Mike Roe, 77s:  “I became a huge fan when I got to work with him up close and see what he was really up to. There was certainly a lot of imagination and skill. I especially liked what he ‘left out’ as much as what he ‘put in.’ He was always willing to take a risk rather than just play it safe and do the obvious. I really learned a lot from Charlie.”

Jen Waters, features writer, The Washington Times:  “My oldest memory of Charlie Peacock is reading articles about him in CCM Magazine in my teen years. I probably still have some of the interviews buried in my closet somewhere. I also remember my youth group dancing to “In the Light,” even before dc talk covered it. I have always been impressed with Charlie’s clear thinking and the ways he has challenged the Christian music community to be stronger, more daring artists. And I love the fact that he lives in a renovated church!”

Darwin Hobbs:  “Charlie is the reason I am a label artist. While a session singer in
Nashville, Tenn., he encouraged me to pursue my God-given destiny to record solo records.”

Margaret Becker:  “Long before he was in this industry, I appreciated his music, and he’s been a leader wherever he is placed. I appreciate, above all things, his sensitivity to that role.”

Jamie Drummond, executive director of DATA:  “On behalf of the DATA staff, we want to applaud Charlie Peacock not only for his fantastic career in the music industry but also for his commitment to social justice. Charlie talks about the “wind of the Spirit” moving across America to capture the hearts and minds of evangelicals to combat HIV/AIDS in Africa. We appreciate Charlie for being at the forefront of this movement to galvanize awareness and promote advocacy for those suffering from AIDS. His work has been instrumental for us, the church and Africa. Thank you, Charlie, for your music and your life. God bless you.”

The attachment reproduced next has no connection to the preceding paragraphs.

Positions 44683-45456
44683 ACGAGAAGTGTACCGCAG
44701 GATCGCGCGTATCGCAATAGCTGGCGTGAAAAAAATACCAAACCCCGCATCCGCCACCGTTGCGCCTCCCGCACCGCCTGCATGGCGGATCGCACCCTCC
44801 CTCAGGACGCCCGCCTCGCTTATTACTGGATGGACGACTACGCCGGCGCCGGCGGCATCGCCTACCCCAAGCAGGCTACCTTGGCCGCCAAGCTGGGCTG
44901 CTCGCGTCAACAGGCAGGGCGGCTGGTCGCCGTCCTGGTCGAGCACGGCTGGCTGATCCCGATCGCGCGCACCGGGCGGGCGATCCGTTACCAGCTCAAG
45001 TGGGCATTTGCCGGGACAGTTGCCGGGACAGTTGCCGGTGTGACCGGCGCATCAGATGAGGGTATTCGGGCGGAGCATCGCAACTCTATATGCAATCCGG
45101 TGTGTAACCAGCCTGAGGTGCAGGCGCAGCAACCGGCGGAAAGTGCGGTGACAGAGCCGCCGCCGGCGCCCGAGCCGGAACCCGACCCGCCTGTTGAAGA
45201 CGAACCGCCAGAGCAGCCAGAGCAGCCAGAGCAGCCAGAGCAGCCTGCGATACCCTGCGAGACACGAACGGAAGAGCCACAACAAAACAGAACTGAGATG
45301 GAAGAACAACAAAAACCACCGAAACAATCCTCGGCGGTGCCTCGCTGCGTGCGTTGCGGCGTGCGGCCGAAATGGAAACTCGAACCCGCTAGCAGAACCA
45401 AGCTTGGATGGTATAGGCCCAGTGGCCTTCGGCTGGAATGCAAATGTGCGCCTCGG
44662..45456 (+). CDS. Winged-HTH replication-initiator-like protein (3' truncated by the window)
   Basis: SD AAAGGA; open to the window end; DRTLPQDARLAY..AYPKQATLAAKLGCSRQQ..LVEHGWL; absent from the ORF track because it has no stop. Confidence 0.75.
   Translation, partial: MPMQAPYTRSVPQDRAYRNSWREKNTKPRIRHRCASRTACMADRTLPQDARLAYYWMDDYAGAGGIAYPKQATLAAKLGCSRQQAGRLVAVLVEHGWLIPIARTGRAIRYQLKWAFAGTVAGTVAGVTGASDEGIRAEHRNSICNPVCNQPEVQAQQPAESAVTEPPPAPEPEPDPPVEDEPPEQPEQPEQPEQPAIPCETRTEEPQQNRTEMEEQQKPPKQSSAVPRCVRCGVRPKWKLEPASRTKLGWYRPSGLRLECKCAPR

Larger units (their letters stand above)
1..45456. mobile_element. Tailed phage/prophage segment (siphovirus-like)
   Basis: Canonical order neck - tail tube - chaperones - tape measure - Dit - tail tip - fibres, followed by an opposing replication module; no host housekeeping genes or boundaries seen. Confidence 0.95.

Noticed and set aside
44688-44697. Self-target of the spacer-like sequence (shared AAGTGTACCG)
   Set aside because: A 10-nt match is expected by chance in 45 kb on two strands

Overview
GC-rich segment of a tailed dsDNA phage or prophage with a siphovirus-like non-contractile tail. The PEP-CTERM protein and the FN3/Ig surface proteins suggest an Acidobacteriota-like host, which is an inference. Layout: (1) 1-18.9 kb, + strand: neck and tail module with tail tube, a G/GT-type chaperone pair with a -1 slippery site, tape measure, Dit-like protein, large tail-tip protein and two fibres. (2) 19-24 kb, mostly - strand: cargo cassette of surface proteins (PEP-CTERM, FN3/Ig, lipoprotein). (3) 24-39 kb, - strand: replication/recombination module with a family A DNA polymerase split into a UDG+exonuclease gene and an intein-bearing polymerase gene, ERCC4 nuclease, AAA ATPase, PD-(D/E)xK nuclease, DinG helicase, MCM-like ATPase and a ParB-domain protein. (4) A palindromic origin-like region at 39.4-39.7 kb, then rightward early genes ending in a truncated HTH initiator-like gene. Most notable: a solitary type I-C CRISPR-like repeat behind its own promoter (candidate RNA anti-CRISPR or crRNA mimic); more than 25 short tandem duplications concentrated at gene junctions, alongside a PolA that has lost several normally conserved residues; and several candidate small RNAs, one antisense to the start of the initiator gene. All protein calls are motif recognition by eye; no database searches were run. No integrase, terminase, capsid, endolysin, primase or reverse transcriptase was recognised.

Brent Bourgeois, solo artist/co-founder of Bourgeois Tagg:  “Charlie and I go back to the days when neither of us had much conception of what it was like to be living a healthy or spiritual life. Nonetheless, even in those days, we were both making challenging, creative music. When Charlie got sober and then saved, he sent shockwaves through our community that have consequences to this day, not the least of which was in me. I give Charlie the credit for being the light which led me to Christ, which in my mind is a far more important thing than any or all of the innumerable musical contributions that he is properly credited for.”

Jimmy Abegg, guitarist/painter/art czar, Rocketown Records:  “I spent seven or eight years in many different musical configurations, playing guitar and learning from Charlie – someone whose take on the things of faith and creativity inspire me to this day. I’m grateful God introduced Charlie and me.”

Scott Denté, Out of the Grey:  “One day in 1989 a friend handed me a pre-release cassette of "The Secret of Time," and the course of my life was changed. Over the last 14 years Charlie and I have written, recorded, traveled and shared many meals together. I learned more in a couple of years making records with Charlie than in five years of music college. But more than that, through his friendship and deep, deep heart he has shown me Jesus.”


To read more tributes to Charlie, visit CCMmagazine.com.


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